In the winter of 1988, I was contemplating what to do about my sexuality. I realized I had a choice. I could attempt marriage with a woman, hoping that this same-sex attraction thing would fix itself. I could remain celibate, perhaps for the rest of my life. Or I could seek a relationship with someone I was more likely to be compatible with -- another gay man like myself. At the time, all of these choices seemed scary to me. I seriously investigated all of them. I investigated choice one by dating women I envisioned relationships to be possible with. I investigated choice number two by spending a summer in a monastery, and by attending a meeting of Eagle's Wings ministry, a Lutheran "Ex-Gay" ministry based in the Twin Cities and communicating with its coordinators. I investigated choice number three by cultivating friendships with openly gay men, attending on- and off-campus support groups like the University Gay Community, Lutherans Concerned, Integrity and Dignity. I also explored the gay bar scene.
No path forward seemed easy or ideal. The women I dated were nice, but ultimately I literally could not imagine marriage with them as a possibility. The two women in particular that I was closest to were (are!) beautiful women in every sense of the word: physically attractive, compassionate, intelligent, thoughtful, capable and hard-working. Yet, I recognized at some very fundamental level that it would be wrong to proceed with marriage... Even after I came out to each of them, and each of them in turn gave signals that they would be willing to try and see if it could be possible to work things out with me! I realized at some very fundamental level that to proceed on this basis would be very wrong. They were attracted to me. I regarded them as friends, I recognized them to be attractive but I was not attracted to them. And I recognized that in order for a marriage to work, it would ultimately need more than just a desire to be married to someone of the opposite sex. It would require the kind of mutuality that could not exist between me and either of them. Maybe that was hubris on my part. But it was the truth as I recognized it at that time.
I've written elsewhere in greater depth about my experience at the monastery. I recognized that this would be a viable path for me. Certainly, it had the advantage of not yoking myself unequally to another human being whose happiness and welfare would depend in large part on my ability to function in a way I knew I was incapable of functioning. There, it was more a question of my relationship with God and my own sense of calling. When, however, at the end of a prayerful and careful discernment process, I realized that I had a different kind of calling from God, I left the monastery.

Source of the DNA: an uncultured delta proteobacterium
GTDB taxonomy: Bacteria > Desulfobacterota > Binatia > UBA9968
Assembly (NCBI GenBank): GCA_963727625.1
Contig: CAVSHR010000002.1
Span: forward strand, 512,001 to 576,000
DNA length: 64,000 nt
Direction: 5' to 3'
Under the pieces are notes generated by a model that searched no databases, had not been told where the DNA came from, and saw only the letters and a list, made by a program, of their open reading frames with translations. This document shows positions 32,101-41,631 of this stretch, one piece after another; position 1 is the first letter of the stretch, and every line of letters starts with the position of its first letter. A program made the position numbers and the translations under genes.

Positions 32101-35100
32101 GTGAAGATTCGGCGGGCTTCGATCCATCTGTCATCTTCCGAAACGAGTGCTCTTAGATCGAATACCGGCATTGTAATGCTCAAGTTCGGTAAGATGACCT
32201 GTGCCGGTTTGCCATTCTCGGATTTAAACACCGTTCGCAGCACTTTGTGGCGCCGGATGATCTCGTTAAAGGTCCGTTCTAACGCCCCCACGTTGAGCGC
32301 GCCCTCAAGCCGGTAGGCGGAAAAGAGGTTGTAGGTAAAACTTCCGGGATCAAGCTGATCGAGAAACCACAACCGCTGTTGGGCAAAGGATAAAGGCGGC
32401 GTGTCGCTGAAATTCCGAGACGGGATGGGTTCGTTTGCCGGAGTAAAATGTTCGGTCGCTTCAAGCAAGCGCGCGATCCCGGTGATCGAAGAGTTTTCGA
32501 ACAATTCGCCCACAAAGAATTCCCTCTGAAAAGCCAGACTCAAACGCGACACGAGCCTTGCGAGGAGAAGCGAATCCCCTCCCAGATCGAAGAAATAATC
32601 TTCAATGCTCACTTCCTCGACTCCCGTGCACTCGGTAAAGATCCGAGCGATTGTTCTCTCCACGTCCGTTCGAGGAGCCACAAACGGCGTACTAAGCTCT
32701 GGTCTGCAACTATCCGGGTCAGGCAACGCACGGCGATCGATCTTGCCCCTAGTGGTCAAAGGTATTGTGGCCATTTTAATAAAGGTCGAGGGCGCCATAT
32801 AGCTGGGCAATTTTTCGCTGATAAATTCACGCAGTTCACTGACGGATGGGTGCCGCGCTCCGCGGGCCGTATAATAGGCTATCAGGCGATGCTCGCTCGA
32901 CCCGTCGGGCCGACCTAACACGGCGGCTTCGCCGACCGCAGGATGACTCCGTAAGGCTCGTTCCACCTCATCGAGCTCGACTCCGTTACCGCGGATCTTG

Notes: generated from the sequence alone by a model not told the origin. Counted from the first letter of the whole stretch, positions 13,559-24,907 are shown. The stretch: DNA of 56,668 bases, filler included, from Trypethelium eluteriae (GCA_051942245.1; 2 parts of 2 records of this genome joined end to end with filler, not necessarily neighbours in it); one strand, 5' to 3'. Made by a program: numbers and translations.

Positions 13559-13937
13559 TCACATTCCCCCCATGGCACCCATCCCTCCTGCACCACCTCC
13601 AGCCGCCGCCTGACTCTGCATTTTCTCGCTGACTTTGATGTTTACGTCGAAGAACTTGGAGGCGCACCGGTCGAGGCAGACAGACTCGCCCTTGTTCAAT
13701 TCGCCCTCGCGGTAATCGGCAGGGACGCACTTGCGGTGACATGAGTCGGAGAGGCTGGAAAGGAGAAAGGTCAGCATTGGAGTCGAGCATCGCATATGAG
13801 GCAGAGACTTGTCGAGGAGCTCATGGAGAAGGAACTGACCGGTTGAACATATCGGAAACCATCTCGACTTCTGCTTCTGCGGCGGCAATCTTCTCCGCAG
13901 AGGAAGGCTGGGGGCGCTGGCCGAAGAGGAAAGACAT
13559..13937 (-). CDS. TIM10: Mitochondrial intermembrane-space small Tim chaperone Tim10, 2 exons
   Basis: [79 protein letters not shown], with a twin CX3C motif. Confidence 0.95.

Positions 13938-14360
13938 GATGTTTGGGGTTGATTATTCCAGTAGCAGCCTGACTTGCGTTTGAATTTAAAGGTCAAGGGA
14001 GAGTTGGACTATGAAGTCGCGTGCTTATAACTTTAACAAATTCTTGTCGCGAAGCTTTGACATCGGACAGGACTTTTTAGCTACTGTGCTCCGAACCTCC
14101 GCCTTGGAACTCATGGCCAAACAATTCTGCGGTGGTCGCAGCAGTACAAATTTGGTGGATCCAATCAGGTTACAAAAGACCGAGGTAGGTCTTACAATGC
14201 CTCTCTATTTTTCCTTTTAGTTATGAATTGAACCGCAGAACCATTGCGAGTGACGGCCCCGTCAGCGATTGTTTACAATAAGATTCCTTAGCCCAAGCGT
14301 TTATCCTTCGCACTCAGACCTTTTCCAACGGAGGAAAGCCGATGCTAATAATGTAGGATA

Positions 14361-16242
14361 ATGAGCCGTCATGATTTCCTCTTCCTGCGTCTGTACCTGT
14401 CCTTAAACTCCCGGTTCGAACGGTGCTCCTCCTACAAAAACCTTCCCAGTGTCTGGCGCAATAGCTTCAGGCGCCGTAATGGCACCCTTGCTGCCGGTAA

Eagle's Wings ministry also left me cold for a different reason. At that time in the late 1980s, people were still talking about "change." I remember talking to participants in the ministry who frankly confessed that nothing about the ministry had "changed" them. It's taken me years to understand the nature of the political dynamics that shaped what was going on in the so-called ex-gay ministries. The heterosexual couple running the ministry were decent, kind, compassionate people who sincerely wanted to help. They were concerned about homophobia in the Church, which they saw as an obstacle to their ministry. They recognized, at some level, that change was impossible for most of those who would come to them for help.
But most heterosexuals would never accept a requirement of life-long celibacy for themselves. So for the majority of heterosexuals, the possibility of change of sexual orientation has to exist. The level of reflection never went much further than, "Oh, we have ministries to help homosexuals change." That was the easy, thoughtless answer to a very difficult problem, that excused the average resident of the pews from thinking much more deeply about exactly what they were demanding of gay people. Whether or not those involved in the so-called "ex-gay" ministries could or would claim to change people was beside the point. But they had to deal with the unrealistic expectations. To newcomers like me, it seemed like fraud and hypocrisy. Now I recognize that was probably unfair. Though the gap between expectations of ordinary church people and what the situation was on the ground certainly pointed to a larger problem, something the ex-gay ministries were either unwilling or unable to cope with.
I also faced obstacles in the potential quest for a same-sex relationship. At organizations like Dignity and Lutherans Concerned, I met men mostly 10-20 years older than myself; not anybody I felt compatible with or interested in a relationship with. At the University Gay Community, on the other hand, I met mostly flighty undergrads who didn't seem too interested in me. The bars were frightening to me. Eventually I dated a few other grad students, but dating was difficult when still dealing with internalized homophobia, and the kind of emotional immaturity that comes with only dating for the very first time in your mid-twenties (I had never had a chance to be a teenager!). I was both fascinated and frightened by the whole same-sex dating thing.
Ultimately, however, my decision to go forward in search of a same-sex relationship regardless of my difficulties and fears had to do with a recognition that this was the only course I could pursue with integrity.